To play in the Mid-Amateur, Dan had to miss Michigan State’s appearance in this weekend’s Gopher Invitational, the University of Minnesota’s tournament. But he did edge MSU’s head coach, Casey Lubahn, at their Mid-Amateur sectional qualifier by two strokes.

And this spring, South Dakota State is coming to MSU’s tournament, so Dan will meet up with his father. MSU did not schedule any events with Central Florida in the field this year. That doesn’t mean Dan and David, who also played at MSU, don’t cross paths on the recruiting trail and occasionally try to woo the same golfer.

We don’t like to talk about it much, said Dan.

As for his golf, Dan said he was never tempted to turn professional. With a young family, traveling the circuit wasn’t appealing and he prefers the camaraderie of the amateur game.

Just being able to compete free and loose during and after the tournament, you don’t have any cares if you played bad, said Dan, who previously qualified for one U.S. Junior Amateur and one U.S. Amateur Public Links. I will probably stay an amateur forever because of that.

Miller Furthers Family Golf Pedigree 

James Miller was never forced into playing golf, despite his parents’ success in the game. His father, Allen, played on two USA Walker Cup Teams (1969, 1971), the 1970 USA World Amateur Team and competed for 15 years on the PGA Tour. His mother, Cindy, played three years on the LPGA Tour and his older sister is a producer at Golf Channel.

They were laid back, said James, 29, of Silver Creek, N.Y. They said play if you want.

So James did. He was the 2007 Buffalo District Golf Association Player of the Year and he competed at Division I Augusta State. He also tried his hand at professional golf for three years until a boating accident completely changed his life.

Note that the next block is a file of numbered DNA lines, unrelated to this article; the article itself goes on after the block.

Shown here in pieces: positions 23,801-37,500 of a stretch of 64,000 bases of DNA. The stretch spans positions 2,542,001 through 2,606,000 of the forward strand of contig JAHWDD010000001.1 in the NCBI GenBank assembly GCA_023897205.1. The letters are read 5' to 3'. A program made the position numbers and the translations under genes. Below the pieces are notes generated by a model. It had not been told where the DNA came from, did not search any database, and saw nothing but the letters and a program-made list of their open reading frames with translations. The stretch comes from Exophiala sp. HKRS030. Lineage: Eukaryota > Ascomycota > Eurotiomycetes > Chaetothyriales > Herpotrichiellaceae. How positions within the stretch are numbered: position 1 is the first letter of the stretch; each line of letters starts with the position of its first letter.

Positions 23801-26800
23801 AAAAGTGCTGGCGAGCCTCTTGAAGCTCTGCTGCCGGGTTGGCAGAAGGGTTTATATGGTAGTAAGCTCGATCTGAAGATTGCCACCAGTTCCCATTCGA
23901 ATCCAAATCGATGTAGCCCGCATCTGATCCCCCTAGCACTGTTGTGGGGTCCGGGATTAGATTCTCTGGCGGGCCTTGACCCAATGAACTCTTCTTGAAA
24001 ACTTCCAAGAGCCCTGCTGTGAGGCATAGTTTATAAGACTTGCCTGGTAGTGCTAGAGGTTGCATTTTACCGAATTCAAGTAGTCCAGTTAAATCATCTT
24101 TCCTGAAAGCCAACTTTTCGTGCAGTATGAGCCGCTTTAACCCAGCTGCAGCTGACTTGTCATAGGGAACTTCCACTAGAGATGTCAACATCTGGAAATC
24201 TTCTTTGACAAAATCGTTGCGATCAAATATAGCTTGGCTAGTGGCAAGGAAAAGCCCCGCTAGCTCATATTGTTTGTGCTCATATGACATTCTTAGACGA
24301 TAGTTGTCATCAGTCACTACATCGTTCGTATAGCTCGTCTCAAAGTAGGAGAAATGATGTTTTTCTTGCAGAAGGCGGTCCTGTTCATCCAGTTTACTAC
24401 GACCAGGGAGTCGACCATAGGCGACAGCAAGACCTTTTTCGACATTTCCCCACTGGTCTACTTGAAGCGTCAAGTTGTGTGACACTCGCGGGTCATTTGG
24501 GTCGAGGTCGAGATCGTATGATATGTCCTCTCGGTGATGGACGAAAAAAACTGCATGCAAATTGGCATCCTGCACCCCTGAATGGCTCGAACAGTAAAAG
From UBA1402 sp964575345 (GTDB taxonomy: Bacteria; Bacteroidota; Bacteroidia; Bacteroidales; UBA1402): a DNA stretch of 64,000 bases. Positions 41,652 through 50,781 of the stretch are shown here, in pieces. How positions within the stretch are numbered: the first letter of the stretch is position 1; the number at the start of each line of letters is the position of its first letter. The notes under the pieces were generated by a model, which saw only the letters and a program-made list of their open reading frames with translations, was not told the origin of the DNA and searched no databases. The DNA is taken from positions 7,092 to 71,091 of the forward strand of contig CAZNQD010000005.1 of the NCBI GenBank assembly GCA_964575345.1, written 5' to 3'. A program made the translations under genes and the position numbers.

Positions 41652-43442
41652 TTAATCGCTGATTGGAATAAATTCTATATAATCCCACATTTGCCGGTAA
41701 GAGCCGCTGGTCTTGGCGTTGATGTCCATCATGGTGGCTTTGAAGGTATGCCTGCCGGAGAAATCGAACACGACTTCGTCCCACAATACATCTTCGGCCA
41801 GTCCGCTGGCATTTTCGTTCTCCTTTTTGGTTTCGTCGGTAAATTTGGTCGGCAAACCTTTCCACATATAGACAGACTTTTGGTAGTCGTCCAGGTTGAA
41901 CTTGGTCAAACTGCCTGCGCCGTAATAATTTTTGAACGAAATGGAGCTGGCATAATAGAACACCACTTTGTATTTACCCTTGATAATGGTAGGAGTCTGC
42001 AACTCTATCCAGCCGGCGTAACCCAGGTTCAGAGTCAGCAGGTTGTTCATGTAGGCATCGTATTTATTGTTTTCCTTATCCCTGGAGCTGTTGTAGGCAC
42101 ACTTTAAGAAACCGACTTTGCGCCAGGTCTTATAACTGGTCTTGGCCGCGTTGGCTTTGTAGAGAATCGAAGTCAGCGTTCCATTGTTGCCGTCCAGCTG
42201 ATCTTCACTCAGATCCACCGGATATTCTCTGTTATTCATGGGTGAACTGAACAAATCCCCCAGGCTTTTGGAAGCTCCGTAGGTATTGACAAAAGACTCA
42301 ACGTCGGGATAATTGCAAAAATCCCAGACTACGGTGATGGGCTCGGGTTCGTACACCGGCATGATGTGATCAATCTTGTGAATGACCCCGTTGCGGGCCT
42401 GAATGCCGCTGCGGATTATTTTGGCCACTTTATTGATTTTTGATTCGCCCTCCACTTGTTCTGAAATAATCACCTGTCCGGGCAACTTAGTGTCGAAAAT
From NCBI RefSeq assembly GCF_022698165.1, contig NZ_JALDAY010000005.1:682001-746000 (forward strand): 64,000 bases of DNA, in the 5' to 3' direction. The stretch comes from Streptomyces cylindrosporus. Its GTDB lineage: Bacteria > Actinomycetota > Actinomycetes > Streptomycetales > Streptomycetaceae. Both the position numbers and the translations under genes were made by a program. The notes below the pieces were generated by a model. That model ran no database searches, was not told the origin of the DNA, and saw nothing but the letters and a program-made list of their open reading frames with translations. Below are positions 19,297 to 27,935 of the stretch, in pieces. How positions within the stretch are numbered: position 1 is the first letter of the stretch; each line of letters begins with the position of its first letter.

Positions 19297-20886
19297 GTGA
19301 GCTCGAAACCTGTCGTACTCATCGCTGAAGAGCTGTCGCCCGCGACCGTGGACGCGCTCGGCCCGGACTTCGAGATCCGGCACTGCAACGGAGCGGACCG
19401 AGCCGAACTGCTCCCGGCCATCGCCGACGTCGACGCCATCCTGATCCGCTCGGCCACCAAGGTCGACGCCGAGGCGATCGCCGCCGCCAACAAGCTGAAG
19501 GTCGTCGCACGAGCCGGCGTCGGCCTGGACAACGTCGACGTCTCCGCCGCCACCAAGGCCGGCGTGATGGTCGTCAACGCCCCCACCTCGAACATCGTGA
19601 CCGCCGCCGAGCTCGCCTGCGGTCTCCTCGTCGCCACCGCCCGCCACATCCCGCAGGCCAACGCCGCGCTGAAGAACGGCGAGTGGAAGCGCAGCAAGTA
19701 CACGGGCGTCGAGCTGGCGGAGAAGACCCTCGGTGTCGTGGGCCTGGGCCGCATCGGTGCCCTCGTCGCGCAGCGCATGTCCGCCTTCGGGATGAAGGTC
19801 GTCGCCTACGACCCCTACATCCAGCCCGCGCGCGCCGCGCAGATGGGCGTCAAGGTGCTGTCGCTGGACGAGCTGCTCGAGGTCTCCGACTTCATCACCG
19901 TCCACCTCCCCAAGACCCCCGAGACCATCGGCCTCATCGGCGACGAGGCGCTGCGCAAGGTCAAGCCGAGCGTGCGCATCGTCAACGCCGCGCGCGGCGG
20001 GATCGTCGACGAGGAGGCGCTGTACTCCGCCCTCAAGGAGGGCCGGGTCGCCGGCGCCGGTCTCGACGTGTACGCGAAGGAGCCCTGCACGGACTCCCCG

There were five of us in a four-person boat, said Miller, who carded rounds of 78-75 to miss the match-play cut at this week’s U.S. Mid-Amateur. I wasn’t sitting in a seat. We went over a wave and I went face-first into the front of the boat.

Miller broke his jaw in three spots, shattered six bones in his cheek, injured his nose and got four front teeth knocked out.

After plastic surgery, Miller chose to give the real world a chance. He landed a job at Morgan Stanley in Buffalo and regained his amateur status two years ago.

I always loved amateur golf, said Miller. It wasn’t the worst decision [to play professionally]. It’s just hard when you wanted forever to follow in your parents’ footsteps. But [the accident] was a good reason to get me where I am now. It gave me an out.

Growing up, James said he didn’t hear many stories from his dad’s glory days when he competed on Walker Cup Teams with the likes of U.S. Amateur champions Vinny Giles, Steve Melnyk, Lanny Wadkins, Bruce Fleisher and Bill Campbell, and future U.S. Open champion Tom Kite.

Golf Channel was doing something recently about the Ryder Cup and I saw a picture of my dad with Melnyk and those guys, said James. But I don’t hear a ton [of stories from him]. He was a quiet guy.

Vickers Comes Up Short In Return To Saucon Valley

Warren Vickers is the only player in this year’s U.S. Mid-Amateur field to have competed in the 1983 U.S. Junior Amateur held at Saucon Valley Country Club. But the Phoenix, Ariz., resident competed solely on the Old Course that year. Ironically, it was the companion Weyhill Course where Vickers had the most success this week. He carded a 3-under 68 on Sunday for the championship’s lowest round. No other competitor bettered 70 at Weyhill.

Vickers, however, carded a disappointing 85 Saturday on the Old Course to miss the match-play cut by two strokes.

Helping Hand

Saucon Valley drew approximately 600 volunteers to assist with the championship, some of whom came from nearby Lehigh University. Three members of the school’s women’s basketball team – Katie O’Reilly, Liz Jordan and Sarah Williams – helped run score cards on Sunday at the Weyhill Course.

For O’Reilly, a senior from Colts Neck, N.J., it was her first experience on a golf course.

It’s been fun, she said.

Mid-Amateur committee member Peter McGeoch, of Columbus, Ohio, who was in the 18th-hole scoring tent, said the helpers have been fantastic both days.

I had a guy from the track team and the men’s basketball team and now these girls, and they’ve all been great, he said.

Joey Flyntz is an associate writer for the USGA. Email him at jflyntz@usga.org. David Shefter is a senior staff writer with the USGA. Email him at dshefter@usga.org.